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Sandy Knowe Wind Farm refused planning permission

The Sandy Knowe Wind Farm has not been given planning permission Credit: PA

Planning consent for the proposed Sandy Knowe Wind Farm in Dumfries and Galloway has been refused.

Scottish Natural Heritage had raised concerns over the visual affect the wind farm would have in Upper Nithsdale.

Today, Energy Minister Fergus Ewing announced he would not grant permission for the 30 turbine project to go ahead.

“Scotland has enormous potential for renewable energy that is delivering jobs and investment across Scotland, and I am determined to ensure communities all over Scotland reap the benefits from renewable energy. We need a balanced approach in taking forward this policy and have to consider what impact any development would have on the local area.

“That is why I have refused permission for the proposed Sandy Knowe wind farm, which would have had an unacceptable landscape and visual impact, in the Dumfries and Galloway area."

– Fergus Ewing, Scotland's Energy Minister


Residents 'trapped' due to planning row

Residents of Green Hollows Country Park feel trapped due to an on-going planning dispute.

15 homes were bought to be used as permanent residences only for the owners to be told after that the buildings were classified as holiday homes.

Residents, who have been allowed to live there themselves, have been told that the houses will revert to holiday homes if they're sold, reducing their value by more than half.

Public could grant planning permission

A public referendum could decide a planning row over Green Hallows Country Park Credit: ITV Border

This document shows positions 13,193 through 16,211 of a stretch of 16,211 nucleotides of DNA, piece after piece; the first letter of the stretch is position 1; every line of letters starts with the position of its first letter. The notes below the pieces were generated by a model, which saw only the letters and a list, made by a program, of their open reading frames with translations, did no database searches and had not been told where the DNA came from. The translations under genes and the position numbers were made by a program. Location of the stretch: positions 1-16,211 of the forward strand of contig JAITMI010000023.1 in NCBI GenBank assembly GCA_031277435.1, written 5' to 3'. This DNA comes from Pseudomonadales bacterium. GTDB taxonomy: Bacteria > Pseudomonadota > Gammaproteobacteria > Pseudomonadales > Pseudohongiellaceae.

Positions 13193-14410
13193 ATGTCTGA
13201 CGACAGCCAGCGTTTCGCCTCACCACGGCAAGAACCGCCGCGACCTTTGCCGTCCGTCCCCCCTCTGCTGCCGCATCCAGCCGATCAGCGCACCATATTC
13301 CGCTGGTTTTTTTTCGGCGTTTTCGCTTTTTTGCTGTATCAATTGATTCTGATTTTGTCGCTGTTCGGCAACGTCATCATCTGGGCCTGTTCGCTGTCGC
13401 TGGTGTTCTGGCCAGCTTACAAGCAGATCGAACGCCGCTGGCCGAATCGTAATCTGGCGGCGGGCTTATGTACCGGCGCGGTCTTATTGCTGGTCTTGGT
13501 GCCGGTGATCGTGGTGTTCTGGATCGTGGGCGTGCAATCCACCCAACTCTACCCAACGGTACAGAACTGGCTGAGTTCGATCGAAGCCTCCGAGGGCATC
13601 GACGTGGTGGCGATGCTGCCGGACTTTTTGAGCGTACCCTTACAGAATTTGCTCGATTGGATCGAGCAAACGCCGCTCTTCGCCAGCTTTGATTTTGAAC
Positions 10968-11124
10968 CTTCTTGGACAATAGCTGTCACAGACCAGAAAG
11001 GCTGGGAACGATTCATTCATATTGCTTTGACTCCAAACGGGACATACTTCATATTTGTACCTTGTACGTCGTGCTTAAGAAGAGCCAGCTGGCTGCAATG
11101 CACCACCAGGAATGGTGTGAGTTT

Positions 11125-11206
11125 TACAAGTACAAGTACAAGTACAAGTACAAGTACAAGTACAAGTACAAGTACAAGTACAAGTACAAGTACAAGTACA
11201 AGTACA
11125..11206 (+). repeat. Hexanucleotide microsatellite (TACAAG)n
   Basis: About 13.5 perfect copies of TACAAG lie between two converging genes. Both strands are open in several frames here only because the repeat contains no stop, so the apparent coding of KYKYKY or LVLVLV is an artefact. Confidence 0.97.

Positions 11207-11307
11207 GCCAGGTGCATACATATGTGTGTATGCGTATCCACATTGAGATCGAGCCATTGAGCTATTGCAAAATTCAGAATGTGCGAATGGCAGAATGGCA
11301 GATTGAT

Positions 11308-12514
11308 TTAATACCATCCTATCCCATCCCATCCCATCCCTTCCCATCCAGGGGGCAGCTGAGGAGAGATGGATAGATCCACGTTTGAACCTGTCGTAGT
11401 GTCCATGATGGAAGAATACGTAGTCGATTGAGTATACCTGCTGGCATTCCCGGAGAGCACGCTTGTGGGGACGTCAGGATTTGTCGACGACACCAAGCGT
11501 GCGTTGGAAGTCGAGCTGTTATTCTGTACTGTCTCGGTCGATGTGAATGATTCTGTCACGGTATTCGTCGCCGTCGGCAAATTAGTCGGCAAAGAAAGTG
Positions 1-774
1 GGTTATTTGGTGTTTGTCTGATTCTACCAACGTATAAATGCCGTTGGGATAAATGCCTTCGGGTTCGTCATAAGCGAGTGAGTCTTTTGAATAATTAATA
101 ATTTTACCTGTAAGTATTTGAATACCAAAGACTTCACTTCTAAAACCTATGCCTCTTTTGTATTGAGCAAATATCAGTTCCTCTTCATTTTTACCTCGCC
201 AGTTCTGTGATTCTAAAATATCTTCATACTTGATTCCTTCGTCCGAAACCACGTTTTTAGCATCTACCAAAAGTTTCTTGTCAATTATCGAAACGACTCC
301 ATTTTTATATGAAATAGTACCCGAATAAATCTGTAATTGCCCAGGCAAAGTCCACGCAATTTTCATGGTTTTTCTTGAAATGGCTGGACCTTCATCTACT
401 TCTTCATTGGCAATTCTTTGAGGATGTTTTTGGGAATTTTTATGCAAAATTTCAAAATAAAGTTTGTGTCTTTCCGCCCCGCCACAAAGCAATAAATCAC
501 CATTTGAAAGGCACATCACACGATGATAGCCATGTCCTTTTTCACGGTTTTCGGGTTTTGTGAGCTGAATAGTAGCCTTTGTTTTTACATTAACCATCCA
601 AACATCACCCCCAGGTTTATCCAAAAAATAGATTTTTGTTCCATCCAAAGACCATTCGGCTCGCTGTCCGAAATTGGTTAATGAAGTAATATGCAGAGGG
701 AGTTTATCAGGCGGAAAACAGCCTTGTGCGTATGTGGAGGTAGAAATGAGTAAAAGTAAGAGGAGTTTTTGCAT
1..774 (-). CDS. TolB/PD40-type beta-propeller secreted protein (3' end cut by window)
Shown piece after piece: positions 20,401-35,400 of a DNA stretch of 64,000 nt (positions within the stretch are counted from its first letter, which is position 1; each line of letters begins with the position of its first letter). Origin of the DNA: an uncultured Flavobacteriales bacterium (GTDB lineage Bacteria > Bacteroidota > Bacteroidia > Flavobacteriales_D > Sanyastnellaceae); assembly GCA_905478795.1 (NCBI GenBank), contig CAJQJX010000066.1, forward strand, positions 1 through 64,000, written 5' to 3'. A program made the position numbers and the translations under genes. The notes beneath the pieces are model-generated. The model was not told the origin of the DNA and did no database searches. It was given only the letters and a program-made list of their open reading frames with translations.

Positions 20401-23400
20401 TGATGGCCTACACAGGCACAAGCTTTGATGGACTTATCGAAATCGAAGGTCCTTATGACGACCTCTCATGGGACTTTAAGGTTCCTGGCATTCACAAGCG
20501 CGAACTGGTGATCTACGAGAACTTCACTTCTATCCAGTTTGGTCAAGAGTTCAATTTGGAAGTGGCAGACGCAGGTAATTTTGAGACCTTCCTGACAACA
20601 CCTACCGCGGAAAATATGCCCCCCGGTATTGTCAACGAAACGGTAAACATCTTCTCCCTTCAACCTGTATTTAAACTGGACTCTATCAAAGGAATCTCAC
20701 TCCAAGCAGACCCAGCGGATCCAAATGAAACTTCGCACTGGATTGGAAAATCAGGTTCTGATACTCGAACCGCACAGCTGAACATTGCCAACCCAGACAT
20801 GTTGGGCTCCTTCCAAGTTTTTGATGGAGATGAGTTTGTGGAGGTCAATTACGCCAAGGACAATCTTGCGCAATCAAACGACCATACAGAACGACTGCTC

A public referendum could take place this summer to decide a long running planning row in north Cumbria.

Around 15 people bought homes in the Green Hollows Country Park near Southwaite but later found out that they weren't allowed to live there permanently.

They've now been told they can stay but will only be able to sell them in future as holiday homes, reducing their value by more than half.

New localism laws give people the power to vote in a referendum on this issue and one could go ahead this summer.


Referendum could decide the fate of Carr House

Local people could vote on whether Mr Hoyle can live in Carr House Credit: ITV Border

A long running planning row in Cumbria could be settled by a public vote.

It would be one of the first cases of the Localism Act 2012 in action.

Eight years ago, Adam Hoyle renovated Carr House, situated in Mallerstang, near Kirkby Stephen.

The property had been redeveloped as an eco house, unconected to the national grid, with its own mini hydro electric plant.

However, to Mr Hoyle's surprise, Eden District Council told him he didn't have the necessary planning permission and ordered him to undo the work.

"Yeah I couldn't believe it, compete surprise.

The house has been here way back to the 1700's. It's called Carr House and it gives you an indication of what it is.

It's a house, it's not a barn or a new build it's an old house, it should be lived in I think."

– Adam Hoyle, owner of Carr House

To complicate matters further, Adam cannot undo the repairs because the roof has bats roosting inside, and they and their habitats are protected by law.

Now the issue is whether or not he can live in the house.

To try and reach a resolution, it is possible that around 4000 people in Kirby Stephen could be asked to vote on the matter.

New localism laws give people the power to have a referendum on this issue and if the new process goes ahead, the fate of Carr House could be decided by a public vote later this year.

Supermarket plans for Melrose

A major supermarket development is being planned for Melrose.The Co-operative group want to turn the St Dunstans petrol station and neighbouring 'The Whole Lot' shop into a class one supermarket.

They have lodged a planning application with Scottish Borders Council seeking permission for a partial demolition and a change of use for both premises.

The new supermarket for Melrose will be discussed by planners this Autumn.